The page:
The paper was written by analysis of primary and secondary data and by utilising newspaper reports on different types of fraudulent investment schemes and the context in which they normally happen in practice. It has also utilized case studies and relevant examples to demonstrate different typologies of fraudulent schemes and the possibility of using anti-money laundering regulatory tools to regulate them.

Findings

The findings suggest that many people who fall victims of fraudulent investment schemes such as Ponzi and advance fee fraud are not gullible but lack knowledge of their sophistication and how they operate to defraud unsuspecting victims of their savings.

Research limitations/implications

The paper was largely a library-based research, and there were no interviews carried out to corroborate some of the data used in writing it. This minimises inherent bias in the use of secondary data sources to undertake a study.

Practical implications

The practical implication of the paper is to highlight the inherent risks in Ponzi and other fictitious investment schemes that are often cleverly conjured to exploit ignorance of the public and defraud them of their savings. It demonstrates that while financial institutions can use their regulatory tools such as KYC to safeguard financial markets from criminal exploitation, people should be vigilant to avoid falling victims of criminal exploitation and lose their savings.

Social implications

With globalisation, the market is awash with different types of investment opportunities, but people need to keep in mind that it has also created opportunities for criminal exploitation. Some opportunities that are being offered such as advance fee and other schemes are cleverly devised to exploit ignorance of the public. Therefore, this paper highlights the pitfalls which potential investors need to bear in mind when deciding on where to invest and how to invest their money.

Originality/value

Research on Ponzi schemes, advance fee fraud and misuse of letters of credit do not seem to have received proportionate scholarly attention as other forms of financial crimes. This paper, therefore, addresses a need in the market on many issues it relates.

Details

Journal of Money Laundering Control, vol. 20 no. 3
Type: Research Article
ISSN: 1368-5201

Keywords

Article
Publication date: 2 October 2017

Catherine Carey and John K. Webb

The purpose of this study is to elaborate on how schemers build and maintain trust essential for financial fraud that persists over many years. A Ponzi scheme is a form of…

1061

Abstract

Purpose

The purpose of this study is to elaborate on how schemers build and maintain trust essential for financial fraud that persists over many years. A Ponzi scheme is a form of financial fraud that involves repeated interaction with an increasingly large number of individuals over a long period time. This type of fraud involves the building and maintenance of each individual’s trust. All Ponzi schemes come to a dramatic conclusion. Either the schemer defaults on payments, or someone gets suspicious and the scheme is uncovered. Understanding how schemers build and maintain trust may help prevent or uncover the fraud earlier, limiting financial devastation endured by unsuspecting investors, as well as externalities inflicted on the financial system as investors lose trust.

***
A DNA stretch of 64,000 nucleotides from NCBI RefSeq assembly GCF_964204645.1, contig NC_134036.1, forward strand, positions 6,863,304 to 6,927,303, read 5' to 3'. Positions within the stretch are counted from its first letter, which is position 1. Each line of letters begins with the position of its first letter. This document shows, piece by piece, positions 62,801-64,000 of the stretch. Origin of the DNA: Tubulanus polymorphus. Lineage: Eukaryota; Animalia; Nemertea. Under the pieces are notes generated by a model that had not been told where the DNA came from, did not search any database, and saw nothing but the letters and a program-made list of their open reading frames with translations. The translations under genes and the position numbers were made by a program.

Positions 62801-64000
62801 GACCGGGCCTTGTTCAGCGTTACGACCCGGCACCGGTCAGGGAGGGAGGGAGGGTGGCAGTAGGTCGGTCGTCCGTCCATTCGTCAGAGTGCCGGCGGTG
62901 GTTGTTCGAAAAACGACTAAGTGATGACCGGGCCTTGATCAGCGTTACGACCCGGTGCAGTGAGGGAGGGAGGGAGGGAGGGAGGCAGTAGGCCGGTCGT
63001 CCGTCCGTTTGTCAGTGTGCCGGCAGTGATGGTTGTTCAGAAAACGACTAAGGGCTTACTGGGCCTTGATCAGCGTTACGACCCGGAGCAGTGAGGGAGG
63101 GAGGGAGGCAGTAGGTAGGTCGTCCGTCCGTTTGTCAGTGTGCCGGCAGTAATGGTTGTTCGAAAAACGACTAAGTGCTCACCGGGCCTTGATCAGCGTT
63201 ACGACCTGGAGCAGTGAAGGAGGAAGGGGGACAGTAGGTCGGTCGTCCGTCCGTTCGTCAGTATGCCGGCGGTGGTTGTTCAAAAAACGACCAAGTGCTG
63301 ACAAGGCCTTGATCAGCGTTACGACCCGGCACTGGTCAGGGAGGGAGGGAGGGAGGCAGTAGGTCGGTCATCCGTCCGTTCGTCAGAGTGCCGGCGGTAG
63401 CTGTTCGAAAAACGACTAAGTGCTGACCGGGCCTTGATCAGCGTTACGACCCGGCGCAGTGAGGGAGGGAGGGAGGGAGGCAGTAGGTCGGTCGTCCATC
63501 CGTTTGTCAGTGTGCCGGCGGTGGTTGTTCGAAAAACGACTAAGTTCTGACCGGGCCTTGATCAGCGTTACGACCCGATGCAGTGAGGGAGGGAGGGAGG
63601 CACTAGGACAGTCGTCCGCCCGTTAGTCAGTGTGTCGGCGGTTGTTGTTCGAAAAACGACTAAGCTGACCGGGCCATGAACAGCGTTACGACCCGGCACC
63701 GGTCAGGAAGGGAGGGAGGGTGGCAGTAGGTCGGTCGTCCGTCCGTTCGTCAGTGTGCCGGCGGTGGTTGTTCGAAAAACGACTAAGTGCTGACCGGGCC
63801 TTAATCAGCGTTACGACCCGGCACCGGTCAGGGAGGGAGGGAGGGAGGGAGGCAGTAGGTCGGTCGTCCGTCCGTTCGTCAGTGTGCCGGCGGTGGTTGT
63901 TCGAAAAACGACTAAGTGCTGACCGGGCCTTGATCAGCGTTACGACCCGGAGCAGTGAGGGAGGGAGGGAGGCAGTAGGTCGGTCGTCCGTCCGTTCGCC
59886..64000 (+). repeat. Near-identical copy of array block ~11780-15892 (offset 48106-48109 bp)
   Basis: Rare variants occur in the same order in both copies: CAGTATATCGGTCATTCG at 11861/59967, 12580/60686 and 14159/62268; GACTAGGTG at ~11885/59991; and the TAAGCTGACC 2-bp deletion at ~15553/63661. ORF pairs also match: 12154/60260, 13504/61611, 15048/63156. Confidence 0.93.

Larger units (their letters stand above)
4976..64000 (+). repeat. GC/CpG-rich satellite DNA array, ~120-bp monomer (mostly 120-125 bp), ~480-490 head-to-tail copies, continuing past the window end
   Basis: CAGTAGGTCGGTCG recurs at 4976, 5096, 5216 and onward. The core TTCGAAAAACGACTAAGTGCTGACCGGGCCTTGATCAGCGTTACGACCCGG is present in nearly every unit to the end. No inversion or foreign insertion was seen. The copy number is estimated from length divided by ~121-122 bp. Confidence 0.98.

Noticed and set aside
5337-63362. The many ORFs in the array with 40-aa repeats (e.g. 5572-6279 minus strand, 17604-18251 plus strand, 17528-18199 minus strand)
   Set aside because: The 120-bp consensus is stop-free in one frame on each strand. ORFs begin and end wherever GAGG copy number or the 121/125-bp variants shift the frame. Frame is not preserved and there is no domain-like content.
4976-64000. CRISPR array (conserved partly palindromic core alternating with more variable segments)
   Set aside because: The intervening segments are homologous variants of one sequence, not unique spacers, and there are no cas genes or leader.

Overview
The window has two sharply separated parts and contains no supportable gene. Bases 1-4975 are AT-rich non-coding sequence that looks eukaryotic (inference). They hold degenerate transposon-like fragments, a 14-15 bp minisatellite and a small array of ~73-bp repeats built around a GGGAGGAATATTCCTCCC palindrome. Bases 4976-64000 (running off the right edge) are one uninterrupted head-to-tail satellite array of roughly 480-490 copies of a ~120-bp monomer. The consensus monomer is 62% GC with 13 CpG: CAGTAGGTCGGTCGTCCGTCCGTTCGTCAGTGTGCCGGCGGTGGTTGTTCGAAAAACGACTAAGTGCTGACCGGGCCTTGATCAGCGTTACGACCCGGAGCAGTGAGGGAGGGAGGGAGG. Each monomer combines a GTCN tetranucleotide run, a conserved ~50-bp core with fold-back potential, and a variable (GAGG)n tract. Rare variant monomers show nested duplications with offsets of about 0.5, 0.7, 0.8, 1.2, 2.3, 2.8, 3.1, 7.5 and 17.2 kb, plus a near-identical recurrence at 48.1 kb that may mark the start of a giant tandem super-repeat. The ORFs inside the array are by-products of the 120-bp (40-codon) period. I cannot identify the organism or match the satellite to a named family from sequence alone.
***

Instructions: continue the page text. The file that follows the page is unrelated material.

Design/methodology/approach

This study combines an understanding of trust accumulation from multiple disciplines in the existing literature to build a comprehensive model of trust creation and maintenance in Ponzi schemes.

Findings

This study finds that key characteristics of both the trustor and trustee contribute to long term financial arrangements. Schemers prey on individuals with specific characteristics that indicate they are more trusting. Trusting individuals are less likely to conduct due diligence to detect fraud. Prevention and detection of fraud are made more difficult by convincing, yet false, mimicry used by schemers to signal trustworthiness.

Originality/value

Bringing together multiple views on trust allows creation of a comprehensive model of trust that captures key characteristics of unsuspecting investors and schemers who prey on them in financial fraud.

Details

Journal of Financial Crime, vol. 24 no. 4
Type: Research Article
ISSN: 1359-0790

Keywords

Book part
Publication date: 25 June 2016

Melissa S. Baucus and Philip L. Cochran

Investigate how leaders of illegal organizations build and maintain positive reputations and how the deaths of these firms impact groups of external stakeholders.

Abstract

Purpose

Investigate how leaders of illegal organizations build and maintain positive reputations and how the deaths of these firms impact groups of external stakeholders.

Methodology/approach

We conduct a forensic analysis of nine firms in eight different countries by leaders who appeared to be highly successful corporate citizens but who turned out to be operating illegal Ponzi ventures.

Findings

These illegal firms built positive reputations by engaging in activities that enhanced perceptions of their firms’ perceived quality, gaining certifications and approvals from influential external individuals/organizations, engaging in philanthropic activities, and affiliating with high-status actors. Death of these nine firms had profoundly impacted external stakeholders resulting in investor devastation, a toxic environment of mistrust, damage to reputations of anyone affiliated with these illegal firms, and a major earthshake to the philanthropic community.

Research limitations/implications

Extends Rindova et al.’s (2005) research on how leaders use signals of quality and prominence to build reputations in the context of illegal organizations. Philanthropic activities are added as a reputation-building mechanism used by illegal organizations. The results draw attention to the need to examine how the death of illegal organizations affects a variety of external stakeholders, both individuals and organizations.

Practical implications

Leaders of illegal firms can be quite successful in building positive reputations and this success exacerbates the negative consequences that occur when the firms collapse.

Originality/value

Provides a qualitative study of reputation building and the extensive impact on stakeholders of the dissolution of illegal ventures.

Details

Dead Firms: Causes and Effects of Cross-border Corporate Insolvency
Type: Book
ISBN: 978-1-78635-313-9

Keywords